Story Dice – your handy story idea generator
Now the classic story ideas generator is available for free in your browser. In this version there’s over 50 options for each dice – with more options being added as I get around to drawing them.
As well as being a fun diversion for parents and kids, this is also a handy tool for writers looking for inspiration to create their own story ideas. As a creative exercise, it’s a brilliant way of giving your imagination a workout. And because your imagination is where your ideas come from, that’s a great mental muscle to flex. The more practice you put into turning the prompts into stories, the better you will get at storytelling and articulating your own ideas.
The tool below is fully functional but if you want a stand-alone version, just click on the button at the bottom of the page. (It may look a bit crushed on a smartphone screen. If that’s the case, scroll down and click that button when you’re ready.)
Are you sitting comfortably? Let’s begin…
How to use story dice
As you can see above, you get five story dice (or nine dice, if you prefer), each with a random image on it. Your job is quite simply to turn these prompts into a story.
I recommend you try to work with the order they appear on the screen but if you’re finding it tough, you can do some swapsies.
You also don’t need to take the image literally. You can use the dice metaphorically or as representations of other concepts. For example, a slice of pizza could represent food in general, cutting a slice out of something, Italy, gooiness, a chef and a heap of other more obscure things. The job of the dice is not necessarily to provide you with literal objects to work with but concepts to nudge your thinking in fresh directions.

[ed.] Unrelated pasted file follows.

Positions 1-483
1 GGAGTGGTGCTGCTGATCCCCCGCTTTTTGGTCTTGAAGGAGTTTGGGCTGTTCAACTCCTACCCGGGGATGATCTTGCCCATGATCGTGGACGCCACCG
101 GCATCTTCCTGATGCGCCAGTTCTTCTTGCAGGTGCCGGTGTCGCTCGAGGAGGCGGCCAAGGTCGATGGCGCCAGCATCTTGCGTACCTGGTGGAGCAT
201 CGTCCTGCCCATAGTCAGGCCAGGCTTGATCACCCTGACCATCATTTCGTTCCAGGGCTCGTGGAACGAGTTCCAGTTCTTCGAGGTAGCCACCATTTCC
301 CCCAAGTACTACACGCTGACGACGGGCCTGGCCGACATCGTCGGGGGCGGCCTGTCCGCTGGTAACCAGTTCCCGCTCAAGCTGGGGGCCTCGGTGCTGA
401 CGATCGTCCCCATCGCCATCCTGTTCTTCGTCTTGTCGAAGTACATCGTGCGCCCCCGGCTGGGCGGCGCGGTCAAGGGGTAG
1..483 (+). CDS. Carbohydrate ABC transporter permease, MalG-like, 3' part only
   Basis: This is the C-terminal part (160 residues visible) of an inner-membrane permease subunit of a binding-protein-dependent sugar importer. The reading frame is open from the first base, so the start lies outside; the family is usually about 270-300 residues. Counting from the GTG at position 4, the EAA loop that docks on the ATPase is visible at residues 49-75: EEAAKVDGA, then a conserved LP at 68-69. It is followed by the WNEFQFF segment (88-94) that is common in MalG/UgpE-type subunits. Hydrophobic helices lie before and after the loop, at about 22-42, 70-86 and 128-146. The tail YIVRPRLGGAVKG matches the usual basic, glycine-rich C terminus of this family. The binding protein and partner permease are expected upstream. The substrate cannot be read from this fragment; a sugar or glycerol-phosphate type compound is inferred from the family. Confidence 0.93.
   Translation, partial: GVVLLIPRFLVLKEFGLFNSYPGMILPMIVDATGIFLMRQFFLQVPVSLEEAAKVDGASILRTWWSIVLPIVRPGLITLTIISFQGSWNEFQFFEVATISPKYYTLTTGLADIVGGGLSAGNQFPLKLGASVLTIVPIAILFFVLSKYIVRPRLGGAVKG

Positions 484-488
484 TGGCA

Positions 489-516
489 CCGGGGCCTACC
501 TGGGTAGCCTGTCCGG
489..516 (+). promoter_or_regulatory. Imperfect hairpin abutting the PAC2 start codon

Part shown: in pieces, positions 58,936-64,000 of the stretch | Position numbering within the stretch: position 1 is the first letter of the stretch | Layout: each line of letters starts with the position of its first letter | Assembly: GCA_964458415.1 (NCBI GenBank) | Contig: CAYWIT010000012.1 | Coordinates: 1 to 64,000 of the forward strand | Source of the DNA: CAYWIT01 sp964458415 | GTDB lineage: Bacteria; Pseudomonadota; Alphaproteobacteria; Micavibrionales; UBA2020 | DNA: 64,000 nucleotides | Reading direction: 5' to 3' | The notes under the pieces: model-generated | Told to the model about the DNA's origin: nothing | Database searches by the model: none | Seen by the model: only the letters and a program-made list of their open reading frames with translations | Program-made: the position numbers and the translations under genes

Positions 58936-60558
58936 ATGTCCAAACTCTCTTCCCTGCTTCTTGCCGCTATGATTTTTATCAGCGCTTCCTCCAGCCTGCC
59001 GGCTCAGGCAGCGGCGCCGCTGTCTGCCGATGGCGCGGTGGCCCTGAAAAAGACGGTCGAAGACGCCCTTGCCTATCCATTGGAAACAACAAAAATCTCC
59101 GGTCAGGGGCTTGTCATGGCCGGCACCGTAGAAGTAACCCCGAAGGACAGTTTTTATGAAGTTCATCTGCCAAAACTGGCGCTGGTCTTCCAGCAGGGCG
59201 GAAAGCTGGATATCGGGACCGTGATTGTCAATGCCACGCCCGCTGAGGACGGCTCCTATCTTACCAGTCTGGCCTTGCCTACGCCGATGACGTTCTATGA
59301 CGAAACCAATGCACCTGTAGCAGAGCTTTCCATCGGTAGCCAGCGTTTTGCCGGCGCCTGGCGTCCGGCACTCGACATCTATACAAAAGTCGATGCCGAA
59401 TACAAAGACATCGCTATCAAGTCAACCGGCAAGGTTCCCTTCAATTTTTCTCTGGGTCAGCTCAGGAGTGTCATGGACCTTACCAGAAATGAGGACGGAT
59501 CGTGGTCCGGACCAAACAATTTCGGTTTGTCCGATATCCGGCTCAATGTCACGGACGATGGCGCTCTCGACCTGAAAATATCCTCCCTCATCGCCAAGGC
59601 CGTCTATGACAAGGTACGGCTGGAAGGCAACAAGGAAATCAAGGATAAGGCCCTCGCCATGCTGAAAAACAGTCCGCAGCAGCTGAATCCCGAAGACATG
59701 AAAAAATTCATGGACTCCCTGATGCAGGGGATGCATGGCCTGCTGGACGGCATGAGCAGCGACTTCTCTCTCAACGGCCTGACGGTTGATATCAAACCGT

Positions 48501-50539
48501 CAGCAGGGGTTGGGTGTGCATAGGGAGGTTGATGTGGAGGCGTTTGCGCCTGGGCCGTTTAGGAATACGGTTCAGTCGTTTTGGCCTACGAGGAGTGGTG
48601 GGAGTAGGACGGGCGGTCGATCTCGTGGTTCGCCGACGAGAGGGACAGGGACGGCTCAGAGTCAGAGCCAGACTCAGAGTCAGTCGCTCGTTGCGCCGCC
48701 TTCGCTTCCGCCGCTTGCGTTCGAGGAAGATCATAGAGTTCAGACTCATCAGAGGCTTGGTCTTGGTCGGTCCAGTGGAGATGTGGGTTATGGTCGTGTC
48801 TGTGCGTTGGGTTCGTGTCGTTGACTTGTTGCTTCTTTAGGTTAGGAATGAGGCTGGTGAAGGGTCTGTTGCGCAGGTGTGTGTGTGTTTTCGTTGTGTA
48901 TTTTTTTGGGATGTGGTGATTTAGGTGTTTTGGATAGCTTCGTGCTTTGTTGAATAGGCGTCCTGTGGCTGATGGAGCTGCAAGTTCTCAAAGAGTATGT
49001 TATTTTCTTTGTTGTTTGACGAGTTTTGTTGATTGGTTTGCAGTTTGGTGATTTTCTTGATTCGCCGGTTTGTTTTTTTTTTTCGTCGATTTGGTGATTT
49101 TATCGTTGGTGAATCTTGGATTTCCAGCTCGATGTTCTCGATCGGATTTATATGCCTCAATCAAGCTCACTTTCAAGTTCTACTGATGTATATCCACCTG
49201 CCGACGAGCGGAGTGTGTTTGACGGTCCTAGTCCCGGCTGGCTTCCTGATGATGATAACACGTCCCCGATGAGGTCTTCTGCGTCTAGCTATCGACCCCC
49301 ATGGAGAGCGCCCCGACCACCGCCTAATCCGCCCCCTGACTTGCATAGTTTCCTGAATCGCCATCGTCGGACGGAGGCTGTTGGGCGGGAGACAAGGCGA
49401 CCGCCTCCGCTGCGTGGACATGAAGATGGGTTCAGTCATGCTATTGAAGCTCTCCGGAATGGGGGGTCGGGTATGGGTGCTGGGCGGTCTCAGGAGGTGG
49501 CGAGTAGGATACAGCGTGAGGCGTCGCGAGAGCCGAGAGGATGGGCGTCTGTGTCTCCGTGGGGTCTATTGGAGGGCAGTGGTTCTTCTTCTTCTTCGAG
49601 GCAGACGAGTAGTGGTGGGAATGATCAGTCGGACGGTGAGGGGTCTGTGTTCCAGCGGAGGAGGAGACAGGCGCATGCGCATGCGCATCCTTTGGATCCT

You may just want to dive in as soon as you see them, working from left to right as you try to incorporate each image into your yarn. Or you may want to be more strategic and work out the ending first, using the dice to work out how you’re going to get to your big climax. Try different strategies to see what works best for you.
But let me give you an example. Imagine I was dealt these dice (I don’t need to imagine because I just have been):
I prefer to start at the end and work my way back, so I first think of ways I could use the newspaper. It might be to swat flies or line the bottom of a bird cage or wrap a present or something else. Then I look at the other items to see how my story can get me there. I then come up with something like this:
- This is the story of Clint Wayne and how he became the most famous boy in North Dakota. Clint hadn’t done well enough in his high school exams to get into astronaut training, so he’d taken a job at his local MegaBurger drive-through while he brushed up on his astrophysics.
- His shift ended at 7am which meant he was often the only one in the burger joint at night. That didn’t mean he could slack off. As well as flipping burgers for people with late-night munchies, he also had to wipe down the tables and clean the floors. And that was what changed his fortunes. MegaBurger was run by a skinflint who liked to cut corners. That meant the carpets were threadbare, the brooms only had a few bristles left and the vacuum cleaner was a beaten-up contraption from the 1950s.